First Warm Day of 2012
March 2012

What a day! The thermometer topped 60 degrees. I heard a cardinal singing this morning
as I got into the car. The sky is blue. Hanz, W1JSB and I met before lunch and headed to
Knox Mtn. The largest X class flare in over five years has just bombarded earth. That doesn't
stop us from bringing a QRP rig and plenty of optimism.

We walked east on a logging road. Hanz wears only a polo shirt. There are still four inches of
snow from the last storm. We probably should have brought skis...  The trail is spotted with
the tracks of moose, rabbit and wild turkeys. After a mile, we turn down toward the brook.

How glorious to see the stream begin to flow again. The old route to the cabin is temporarily
out of commission. The property owners have removed the second bridge. The timbers were
all rotting. This summer we'll move a few rocks around to make a suitable pathway across
the brook. Until then, we'll take a detour.

The sight of the cabin across the pond under a brilliant blue sky is thrilling. There's still
ice on the pond, but it will melt quickly in this weather. I have brought the HB-1B, and
two spools of wire. I was going to set up a half-wave end fed for 20 meters... but I
discover that I put the tuner in the wrong pack! I have no tuner. Not to worry. I have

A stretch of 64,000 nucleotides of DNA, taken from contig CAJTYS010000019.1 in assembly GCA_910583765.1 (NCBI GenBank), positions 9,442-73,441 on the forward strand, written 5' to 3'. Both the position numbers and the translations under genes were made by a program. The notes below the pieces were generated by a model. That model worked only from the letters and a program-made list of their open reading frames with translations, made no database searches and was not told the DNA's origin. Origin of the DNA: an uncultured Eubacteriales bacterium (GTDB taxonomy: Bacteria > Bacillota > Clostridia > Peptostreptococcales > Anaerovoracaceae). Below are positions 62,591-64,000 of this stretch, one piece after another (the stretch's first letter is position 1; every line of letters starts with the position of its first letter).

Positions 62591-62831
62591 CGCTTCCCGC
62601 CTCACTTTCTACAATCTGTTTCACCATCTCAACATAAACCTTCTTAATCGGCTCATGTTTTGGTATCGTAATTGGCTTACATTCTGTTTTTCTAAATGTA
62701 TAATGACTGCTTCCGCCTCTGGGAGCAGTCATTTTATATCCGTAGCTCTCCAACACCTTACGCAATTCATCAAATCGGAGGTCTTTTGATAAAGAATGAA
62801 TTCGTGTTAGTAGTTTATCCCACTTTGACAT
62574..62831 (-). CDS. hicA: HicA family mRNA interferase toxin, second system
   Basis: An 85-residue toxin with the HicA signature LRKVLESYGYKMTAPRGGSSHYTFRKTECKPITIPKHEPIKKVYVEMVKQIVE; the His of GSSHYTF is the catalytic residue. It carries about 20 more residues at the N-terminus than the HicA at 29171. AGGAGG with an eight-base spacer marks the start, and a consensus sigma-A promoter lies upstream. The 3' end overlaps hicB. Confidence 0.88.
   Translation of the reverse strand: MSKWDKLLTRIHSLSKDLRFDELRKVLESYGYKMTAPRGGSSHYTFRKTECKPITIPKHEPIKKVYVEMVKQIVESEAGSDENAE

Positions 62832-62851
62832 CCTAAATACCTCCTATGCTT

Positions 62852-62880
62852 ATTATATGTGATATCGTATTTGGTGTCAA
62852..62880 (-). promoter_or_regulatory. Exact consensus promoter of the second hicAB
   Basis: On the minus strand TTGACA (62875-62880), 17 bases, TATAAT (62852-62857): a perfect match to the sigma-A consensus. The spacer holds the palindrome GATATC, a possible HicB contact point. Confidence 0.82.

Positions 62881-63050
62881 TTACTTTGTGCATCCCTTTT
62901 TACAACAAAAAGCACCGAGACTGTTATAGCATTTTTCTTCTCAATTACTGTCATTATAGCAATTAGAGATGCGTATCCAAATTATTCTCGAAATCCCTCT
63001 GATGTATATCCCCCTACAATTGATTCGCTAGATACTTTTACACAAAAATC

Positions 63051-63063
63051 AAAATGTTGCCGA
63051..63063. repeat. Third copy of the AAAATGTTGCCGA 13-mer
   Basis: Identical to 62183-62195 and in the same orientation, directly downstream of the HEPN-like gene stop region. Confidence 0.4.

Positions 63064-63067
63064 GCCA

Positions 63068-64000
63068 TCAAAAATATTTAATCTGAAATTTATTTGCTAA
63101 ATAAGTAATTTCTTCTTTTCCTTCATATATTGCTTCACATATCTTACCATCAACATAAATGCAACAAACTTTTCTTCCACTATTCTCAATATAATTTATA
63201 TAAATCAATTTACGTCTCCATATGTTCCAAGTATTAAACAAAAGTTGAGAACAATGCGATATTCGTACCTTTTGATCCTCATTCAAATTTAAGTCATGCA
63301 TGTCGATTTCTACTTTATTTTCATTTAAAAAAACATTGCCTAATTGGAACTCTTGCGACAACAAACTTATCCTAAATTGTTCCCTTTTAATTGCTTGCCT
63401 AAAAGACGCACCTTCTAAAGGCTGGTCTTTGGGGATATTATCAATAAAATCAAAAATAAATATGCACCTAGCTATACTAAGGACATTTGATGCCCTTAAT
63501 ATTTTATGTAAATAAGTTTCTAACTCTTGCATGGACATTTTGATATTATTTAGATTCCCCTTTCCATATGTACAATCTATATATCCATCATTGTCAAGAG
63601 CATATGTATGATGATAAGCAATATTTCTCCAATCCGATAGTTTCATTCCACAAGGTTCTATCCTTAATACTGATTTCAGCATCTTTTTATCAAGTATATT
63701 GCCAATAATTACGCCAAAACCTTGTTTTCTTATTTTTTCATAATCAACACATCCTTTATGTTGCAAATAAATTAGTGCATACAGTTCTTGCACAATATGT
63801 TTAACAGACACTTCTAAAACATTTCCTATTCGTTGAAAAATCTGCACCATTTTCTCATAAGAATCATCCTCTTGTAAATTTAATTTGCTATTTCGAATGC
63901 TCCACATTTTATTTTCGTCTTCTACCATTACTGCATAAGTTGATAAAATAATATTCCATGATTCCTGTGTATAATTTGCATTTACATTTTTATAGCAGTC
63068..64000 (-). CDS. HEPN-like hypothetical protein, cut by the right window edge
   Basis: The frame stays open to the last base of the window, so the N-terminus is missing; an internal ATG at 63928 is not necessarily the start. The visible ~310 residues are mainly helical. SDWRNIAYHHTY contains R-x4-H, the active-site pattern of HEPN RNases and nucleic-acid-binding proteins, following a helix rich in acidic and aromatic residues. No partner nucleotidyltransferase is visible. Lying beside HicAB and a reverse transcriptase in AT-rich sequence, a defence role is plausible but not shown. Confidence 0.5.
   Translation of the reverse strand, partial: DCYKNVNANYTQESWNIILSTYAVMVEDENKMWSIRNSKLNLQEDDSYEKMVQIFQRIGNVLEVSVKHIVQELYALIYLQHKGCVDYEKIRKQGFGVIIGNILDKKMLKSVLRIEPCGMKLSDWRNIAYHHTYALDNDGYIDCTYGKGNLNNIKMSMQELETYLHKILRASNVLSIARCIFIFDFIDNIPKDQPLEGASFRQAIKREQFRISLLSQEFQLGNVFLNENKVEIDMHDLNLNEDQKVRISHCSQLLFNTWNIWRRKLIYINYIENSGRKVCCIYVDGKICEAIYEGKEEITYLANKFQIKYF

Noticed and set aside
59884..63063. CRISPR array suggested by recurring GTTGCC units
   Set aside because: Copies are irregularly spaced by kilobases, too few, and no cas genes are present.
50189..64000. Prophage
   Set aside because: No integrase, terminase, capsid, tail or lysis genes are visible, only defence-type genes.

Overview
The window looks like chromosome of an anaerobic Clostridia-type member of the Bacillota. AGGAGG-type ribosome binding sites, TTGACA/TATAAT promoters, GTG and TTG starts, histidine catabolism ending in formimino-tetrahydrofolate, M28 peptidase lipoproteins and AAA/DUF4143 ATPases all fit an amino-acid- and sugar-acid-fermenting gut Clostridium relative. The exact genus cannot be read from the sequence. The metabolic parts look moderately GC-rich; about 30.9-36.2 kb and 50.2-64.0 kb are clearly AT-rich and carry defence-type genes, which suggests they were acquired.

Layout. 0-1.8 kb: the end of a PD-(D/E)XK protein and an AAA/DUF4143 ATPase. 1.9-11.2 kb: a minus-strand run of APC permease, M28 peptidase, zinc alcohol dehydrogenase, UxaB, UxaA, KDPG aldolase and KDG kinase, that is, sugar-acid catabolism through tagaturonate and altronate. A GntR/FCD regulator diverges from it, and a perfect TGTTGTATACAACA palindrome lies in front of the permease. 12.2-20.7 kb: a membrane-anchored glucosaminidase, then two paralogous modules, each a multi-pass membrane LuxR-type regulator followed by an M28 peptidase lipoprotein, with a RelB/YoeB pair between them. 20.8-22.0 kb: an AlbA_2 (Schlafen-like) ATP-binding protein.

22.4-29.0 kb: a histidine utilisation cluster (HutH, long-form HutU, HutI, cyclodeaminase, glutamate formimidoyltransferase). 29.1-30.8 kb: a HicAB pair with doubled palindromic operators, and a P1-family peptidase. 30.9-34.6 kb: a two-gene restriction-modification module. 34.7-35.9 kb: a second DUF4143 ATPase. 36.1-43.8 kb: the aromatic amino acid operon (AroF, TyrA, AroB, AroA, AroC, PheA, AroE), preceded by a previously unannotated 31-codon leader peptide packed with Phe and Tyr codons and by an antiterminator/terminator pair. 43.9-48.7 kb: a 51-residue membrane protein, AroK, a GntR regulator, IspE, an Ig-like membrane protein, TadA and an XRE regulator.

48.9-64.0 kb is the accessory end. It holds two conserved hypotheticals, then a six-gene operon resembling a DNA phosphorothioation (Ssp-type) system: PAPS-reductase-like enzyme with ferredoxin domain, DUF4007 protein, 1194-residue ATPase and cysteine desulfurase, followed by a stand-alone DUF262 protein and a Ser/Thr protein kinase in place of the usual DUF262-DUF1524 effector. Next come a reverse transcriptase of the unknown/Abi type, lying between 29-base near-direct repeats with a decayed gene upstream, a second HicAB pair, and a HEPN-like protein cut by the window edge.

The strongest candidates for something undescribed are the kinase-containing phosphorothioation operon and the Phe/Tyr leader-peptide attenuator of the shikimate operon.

a BNC-to-binding post adapter... we'll make a half wave dipole (with no feed line).
I throw one wire into a tree near the cabin porch, and we run a second wire across the
porch, around a supporting beam and then attach it to a stick we place in the snow.
Before attempting any contacts we each enjoy an apple my wife has packed. Perfect!

40 meters sounds dead... I hear a couple of stations from Quebec speaking French
in the phone portion of the band. So we know there's some possibility for a QSO.
I span the CW band a few times and finally hear Rick, VE3MFN calling CQ on 7029.
He's pretty strong. He answers "VE2PID." Pierre operates QRP from Quebec, so Rick
made a good guess at the call. He gets the right call on the next over and my signal
picks up enough for a nice QSO. Who needs a tuner? Or propagation?

Hanz has brought his VX-7R handie-talkie. The built-in thermometer reads 76F on
the porch. That's about what we estimated. Summer! It can't be far away.

We pack up and hike back to the road. It takes about 40 minutes. Mud season in
New Hampshire is a sure sign of spring. The dirt road down the mountain is so soft,
that at times the car just slides along following the ruts. At home I hear the call of
red-wing blackbirds. There is no sweeter sound.